Originally Posted by CarvingFan
You talked about carved turns and in the crossunder part you underlined it's necessary to pivot the skis. I understand carving as using the parabolic shape of the ski and LET THE SKI make the turn instead of forcing the turn on the snow. I even would avoid any pivoting to get a carved turn 'cause I don't want to have a any (visible) skidding.
Skiers need to realise that carving is not a major part of expert skiing, just something that has to be mastered to be used when needed. It seems to be the Holy Grail right now, mainly becaue with the new skis it's become possible for lower skilled skiers to do.
There is absolutely nothing wrong with controlled drifting the skis, tips, tails or all of the skis, it only becomes skidding if it is not intended and thus not controlled. Good skiers often start a turn with a drift, then edge into a carve and may even revert to a drift near the end only to do a hard edge set at the start of the next turn and rebound in order to do a cross/under while so lightened.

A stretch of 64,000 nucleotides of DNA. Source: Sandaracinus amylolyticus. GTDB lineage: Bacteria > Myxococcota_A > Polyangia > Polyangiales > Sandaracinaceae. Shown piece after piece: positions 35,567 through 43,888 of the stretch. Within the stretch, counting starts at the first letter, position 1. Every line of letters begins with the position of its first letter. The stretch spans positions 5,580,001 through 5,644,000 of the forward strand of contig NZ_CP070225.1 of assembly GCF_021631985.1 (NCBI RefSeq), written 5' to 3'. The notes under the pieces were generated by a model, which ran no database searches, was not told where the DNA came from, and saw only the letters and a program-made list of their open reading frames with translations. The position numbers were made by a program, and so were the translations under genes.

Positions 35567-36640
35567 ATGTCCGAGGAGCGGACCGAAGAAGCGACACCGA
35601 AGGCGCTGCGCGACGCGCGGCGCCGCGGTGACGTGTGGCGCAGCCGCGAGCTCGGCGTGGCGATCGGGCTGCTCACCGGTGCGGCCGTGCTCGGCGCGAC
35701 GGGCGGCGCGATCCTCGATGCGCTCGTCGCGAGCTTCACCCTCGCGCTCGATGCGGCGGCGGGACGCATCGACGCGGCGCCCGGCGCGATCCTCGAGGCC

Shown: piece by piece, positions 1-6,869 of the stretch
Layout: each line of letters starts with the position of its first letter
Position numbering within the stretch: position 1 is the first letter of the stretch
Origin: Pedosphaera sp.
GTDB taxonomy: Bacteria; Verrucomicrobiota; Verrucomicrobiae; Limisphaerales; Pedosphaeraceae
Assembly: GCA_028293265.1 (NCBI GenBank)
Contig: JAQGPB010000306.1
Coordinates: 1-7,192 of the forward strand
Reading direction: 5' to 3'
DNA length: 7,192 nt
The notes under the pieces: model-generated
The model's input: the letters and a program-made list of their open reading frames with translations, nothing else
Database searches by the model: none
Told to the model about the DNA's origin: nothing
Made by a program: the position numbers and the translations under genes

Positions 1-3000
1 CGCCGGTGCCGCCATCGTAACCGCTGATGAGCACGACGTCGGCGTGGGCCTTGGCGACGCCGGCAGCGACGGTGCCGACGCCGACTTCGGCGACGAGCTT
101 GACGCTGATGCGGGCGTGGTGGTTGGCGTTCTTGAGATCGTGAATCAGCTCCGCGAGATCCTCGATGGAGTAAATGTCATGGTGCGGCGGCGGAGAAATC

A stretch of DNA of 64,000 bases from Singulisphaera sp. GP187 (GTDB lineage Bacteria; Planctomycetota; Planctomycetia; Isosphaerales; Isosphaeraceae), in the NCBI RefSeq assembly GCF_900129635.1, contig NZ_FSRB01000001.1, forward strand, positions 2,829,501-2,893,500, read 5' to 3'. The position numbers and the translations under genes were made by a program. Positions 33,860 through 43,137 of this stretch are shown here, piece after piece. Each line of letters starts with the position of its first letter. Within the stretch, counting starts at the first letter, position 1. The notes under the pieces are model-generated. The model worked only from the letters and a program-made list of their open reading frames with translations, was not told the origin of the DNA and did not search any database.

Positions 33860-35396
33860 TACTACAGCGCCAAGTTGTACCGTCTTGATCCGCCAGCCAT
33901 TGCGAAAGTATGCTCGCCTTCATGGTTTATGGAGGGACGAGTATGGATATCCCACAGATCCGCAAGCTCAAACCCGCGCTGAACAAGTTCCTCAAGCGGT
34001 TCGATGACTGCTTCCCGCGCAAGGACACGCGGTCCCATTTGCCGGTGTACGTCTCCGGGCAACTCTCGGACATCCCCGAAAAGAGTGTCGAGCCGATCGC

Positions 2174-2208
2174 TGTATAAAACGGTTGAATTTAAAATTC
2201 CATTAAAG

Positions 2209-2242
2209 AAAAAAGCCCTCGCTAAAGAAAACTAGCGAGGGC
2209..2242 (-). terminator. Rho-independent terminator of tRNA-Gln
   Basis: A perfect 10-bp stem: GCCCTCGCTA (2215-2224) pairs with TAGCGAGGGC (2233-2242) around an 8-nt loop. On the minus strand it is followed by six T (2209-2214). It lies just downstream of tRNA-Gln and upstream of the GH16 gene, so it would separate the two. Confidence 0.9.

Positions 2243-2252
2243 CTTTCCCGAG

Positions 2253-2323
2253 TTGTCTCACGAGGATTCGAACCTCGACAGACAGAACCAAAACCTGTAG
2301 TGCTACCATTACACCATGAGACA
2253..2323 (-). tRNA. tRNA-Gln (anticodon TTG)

the desire to carve all the time reminds me of 60s when we taught the Austrian parallel technique and admonished our student not to allow any daylight to show between their legs, we used to say that they needed to hold a dollar bill between their knees and if they lost it we were right behind them to pick it up, that was the Holy Grail of parallel skiing and skiers really thought that skiing like that made them experts.
If you watch a true expert skier nowadays, he skis with ease in narrow or wide stance, cross/under or over, on the uphill or downhill ski, often rotates or counter rotates, up- or down unweights or no unweighting at all, converging or deverging tips, carves or/and drifts at will which ammounts to superior edge control, and much more but all the time realises that the skis are just a tool that deflect him into the direction he desires to go.
What doesn't change in an expert's skiing is the balance point, as it is called, not too forward, not to far back, inside or out, no matter if he is high or low on the skis, which is constantly flactuating. He can and he does at times intentionally drive forward or shift back but knows how to regain neutral balance when desired.
To become a truly advanced skier one must strive to get rid of the unintended results and manage the intended actions well without sticking to a mantra of only carving or etc. Do what the conditions, the terrain and your intentions dictate.